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Cooper's Island,Bermuda  


Connecting Our Past with Our Future


Robert P. Burgess (Bob) May 67 - March 73, served as Electronics Technician in the Precision Measuring Equipment Lab for three years. He then transfered to the station's Telemetry and Display section. Duties included operating and maintaining control room equipment, recording weather data, plotting radar present position and impact prediction charts, recording rocket engine's thrust, yaw and pitch as well as astronauts biomedical data. Special equipment was also used to record scientific data from moon quakes. In Novmber 1970, Mr Burgess received advanced studies in Telemetry Data Concepts at NASA's Manned Space Flight Network Training Facilty, near Washington D.C. These courses were designed to develop the maintenance and operational skills of Telemetry Technicians in support of Apollo lunar missions.



Randy DouglasRandolph Douglas (Randy) 1961 -1965 was one of the first Bermudians to be hired as an Electronic Technician at the NASA Bermuda Tracking Station. He started in the Precision Measuring Equipment Lab, then transfered to the Telemetry area where he learned about Decommutation equipment. Randy worked with equipment racks and sometimes had to install cables in what he considered to be challenging, claustrophobic places. On special launches, he recalls going to the Tudor Hill Site in Southampton to set up and work with telemetry equipment. Randy feels that his experiences at the NASA Bermuda Tracking Station definitely prepared him for further advances in the field of electronics where he was able to move from a career in hardware to one in software.




les lynchLeslie Lynch (Les)1964-1997 was attached to spacecraft communications and took care of transmissions between the spacecraft and the controllers at Houston. He was responsible for equipment that confirmed the voice transmissions being sent and received. When Houston was out of touch with the spacecraft, Bermuda received the astronaut's voice which was relayed back to the center. Leslie's equipment recorded the voice levels and when he announced "Modulation is Go"this signified Bermuda was in contact. Les recalls "it was a great feeling when the voice came through indicating the flight was going well. It was good because this was a most critical part of the flight."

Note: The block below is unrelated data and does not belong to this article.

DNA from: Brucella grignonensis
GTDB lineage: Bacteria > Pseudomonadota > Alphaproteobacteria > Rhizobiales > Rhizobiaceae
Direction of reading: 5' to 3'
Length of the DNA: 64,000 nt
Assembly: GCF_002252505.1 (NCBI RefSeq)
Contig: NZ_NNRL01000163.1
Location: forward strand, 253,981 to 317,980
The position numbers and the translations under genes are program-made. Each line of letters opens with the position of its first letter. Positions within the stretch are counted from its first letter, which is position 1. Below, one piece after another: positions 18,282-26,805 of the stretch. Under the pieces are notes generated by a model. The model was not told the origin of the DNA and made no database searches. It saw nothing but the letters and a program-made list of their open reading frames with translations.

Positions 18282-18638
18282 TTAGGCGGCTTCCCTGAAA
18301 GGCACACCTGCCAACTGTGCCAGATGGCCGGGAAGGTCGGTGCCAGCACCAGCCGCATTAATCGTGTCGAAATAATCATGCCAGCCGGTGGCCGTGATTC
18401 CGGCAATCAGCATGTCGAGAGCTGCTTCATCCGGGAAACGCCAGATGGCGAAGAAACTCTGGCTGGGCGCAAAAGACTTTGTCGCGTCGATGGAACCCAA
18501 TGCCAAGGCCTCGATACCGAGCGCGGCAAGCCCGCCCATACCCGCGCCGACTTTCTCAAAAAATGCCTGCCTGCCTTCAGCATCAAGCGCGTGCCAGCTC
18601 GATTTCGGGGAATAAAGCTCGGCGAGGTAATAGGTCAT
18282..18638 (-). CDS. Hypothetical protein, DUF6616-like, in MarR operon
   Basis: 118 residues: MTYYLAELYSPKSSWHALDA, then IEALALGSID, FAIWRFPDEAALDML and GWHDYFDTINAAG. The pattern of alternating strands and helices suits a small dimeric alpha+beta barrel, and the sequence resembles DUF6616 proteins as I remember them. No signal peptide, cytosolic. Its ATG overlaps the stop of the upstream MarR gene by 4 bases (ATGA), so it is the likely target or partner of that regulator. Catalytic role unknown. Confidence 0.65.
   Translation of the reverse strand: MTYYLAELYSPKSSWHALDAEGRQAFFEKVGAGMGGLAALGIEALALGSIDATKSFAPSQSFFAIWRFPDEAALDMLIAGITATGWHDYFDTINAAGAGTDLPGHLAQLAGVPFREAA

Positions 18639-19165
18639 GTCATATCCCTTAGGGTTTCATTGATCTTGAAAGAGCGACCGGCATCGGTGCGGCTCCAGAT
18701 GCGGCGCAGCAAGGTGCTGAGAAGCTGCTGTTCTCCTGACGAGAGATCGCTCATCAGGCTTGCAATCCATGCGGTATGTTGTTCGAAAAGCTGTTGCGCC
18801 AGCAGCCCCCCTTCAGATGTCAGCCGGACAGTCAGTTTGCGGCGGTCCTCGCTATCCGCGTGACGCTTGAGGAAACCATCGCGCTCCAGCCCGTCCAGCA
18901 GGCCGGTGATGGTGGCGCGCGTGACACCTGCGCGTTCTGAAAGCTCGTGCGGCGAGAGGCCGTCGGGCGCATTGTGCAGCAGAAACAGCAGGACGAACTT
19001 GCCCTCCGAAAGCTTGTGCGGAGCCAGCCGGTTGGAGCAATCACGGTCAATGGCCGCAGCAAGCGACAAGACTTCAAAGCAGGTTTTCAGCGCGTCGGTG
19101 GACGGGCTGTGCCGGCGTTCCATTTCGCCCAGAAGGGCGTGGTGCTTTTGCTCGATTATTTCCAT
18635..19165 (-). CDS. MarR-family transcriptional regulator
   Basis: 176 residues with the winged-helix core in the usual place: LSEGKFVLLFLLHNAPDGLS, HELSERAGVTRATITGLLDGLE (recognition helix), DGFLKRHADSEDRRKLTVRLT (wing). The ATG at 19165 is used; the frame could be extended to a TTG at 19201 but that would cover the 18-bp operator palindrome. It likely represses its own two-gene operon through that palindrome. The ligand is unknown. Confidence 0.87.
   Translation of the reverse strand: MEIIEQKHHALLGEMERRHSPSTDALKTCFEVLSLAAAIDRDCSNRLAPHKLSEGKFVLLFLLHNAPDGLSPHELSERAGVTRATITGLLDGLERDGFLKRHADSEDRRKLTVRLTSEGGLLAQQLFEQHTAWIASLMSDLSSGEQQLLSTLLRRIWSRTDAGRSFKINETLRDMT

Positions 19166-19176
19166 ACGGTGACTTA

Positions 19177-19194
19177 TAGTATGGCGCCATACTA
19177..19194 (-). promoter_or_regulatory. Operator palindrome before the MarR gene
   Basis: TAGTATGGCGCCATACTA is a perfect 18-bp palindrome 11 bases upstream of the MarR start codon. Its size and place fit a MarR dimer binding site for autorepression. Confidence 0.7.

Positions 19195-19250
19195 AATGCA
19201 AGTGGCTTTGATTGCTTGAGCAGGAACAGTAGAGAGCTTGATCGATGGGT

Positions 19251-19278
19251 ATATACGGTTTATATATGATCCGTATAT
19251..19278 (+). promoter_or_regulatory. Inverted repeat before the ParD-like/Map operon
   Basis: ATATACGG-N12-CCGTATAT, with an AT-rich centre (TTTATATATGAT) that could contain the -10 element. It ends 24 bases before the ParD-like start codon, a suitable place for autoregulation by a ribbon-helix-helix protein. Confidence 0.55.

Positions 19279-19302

roger oldfieldRoger Oldfield April 8th, 1963 - July 21st, 1972. Roger worked in the Precision Measurement Equipment Lab, then in the Air-to-Ground section, followed by the Command section and lastly, the Telemetry section. Roger enhanced his career by receiving special training in Solid State and Digital Devices, Apollo Timing and PSK/Demodulator Technology. Roger was appointed Distinguished Capable Tracker of Gemineers, recognized as active participant in the Apollo VII and Apollo VIII missions. Roger received Letters of Appreciation as well as many other Group Achievement Awards, especially the one pertaining to the first Apollo Moon landing in July 1969.




cal simonsCalvin Simons (Cal) April 1962 - April 1973. Cal started his career at NASA working in the Precision Measurement Lab, then quickly advanced to the Acquisition Aid area. Later he attended numerous courses in advanced electronics at Goddard Space Flight Center's Test and Training Facility located at Greenbelt, Maryland. Assigned to the NASA Station's Telemetry Section, Calvin actively engaged in receiving and monitoring signals from Apollo space craft. He was one of a team of technicians who commanded machines that received signals capable of recording everything from a battery voltage level in the spaceship to the heart-beat of an orbiting astronaut. The received signal provided ground controllers with information regarding the performance of both the spacecraft and the astronauts. Calvin took a keen interest in computers and as a result, he was transfered to the computer section which was responsible for radar tracking and telemetry data transmitted back to the Mission Control Center.



clarence somnerClarence Somner 1966-1989 was assigned as an electronic technician in the Unified S-Band system and operated equipment which transmitted and received voice, telemetry data and televison signals from the lunar surface through a 30ft diameter Unified S-Band antenna. Clarence received his education at the Francis Patton School and Howard Academy. Advanced electronics training was received from the many NASA sponsored courses he attended. In 1974, Clarence was offered an opportunity to be a part of an exciting weather experiment tracking storms on board NASA's ship the Vanguard which was re-assigned near the Cape Verdi Islands. As Clarence explains: "The offer was too good to resist... I was on the Vanguard some 90 days and was assigned to the radar section as an Optical Tracker Person."



William ToddWilliam Todd (Bill) 1963 - 1973, as a radar technician, Bill explained that radar people were always tracking somehing, although more especially busy during Apollo missions. "We were always busy tracking something. Even after Apollo was over there was still a lot of stuff moving up there, it could be space debris, or spent rocket engines." William and his colleagues spent about 12 hours on duty every day when an Apollo craft was in space. Much of the time was passed testing and preparing the masses of radar and ancillary equipment to make ready for the crucial time when the craft appeared above the horizon. The radar section was fed information by U.S. authorities on where the vehicle shouls be and the massive 30-foot diameter scanners was tuned to the position.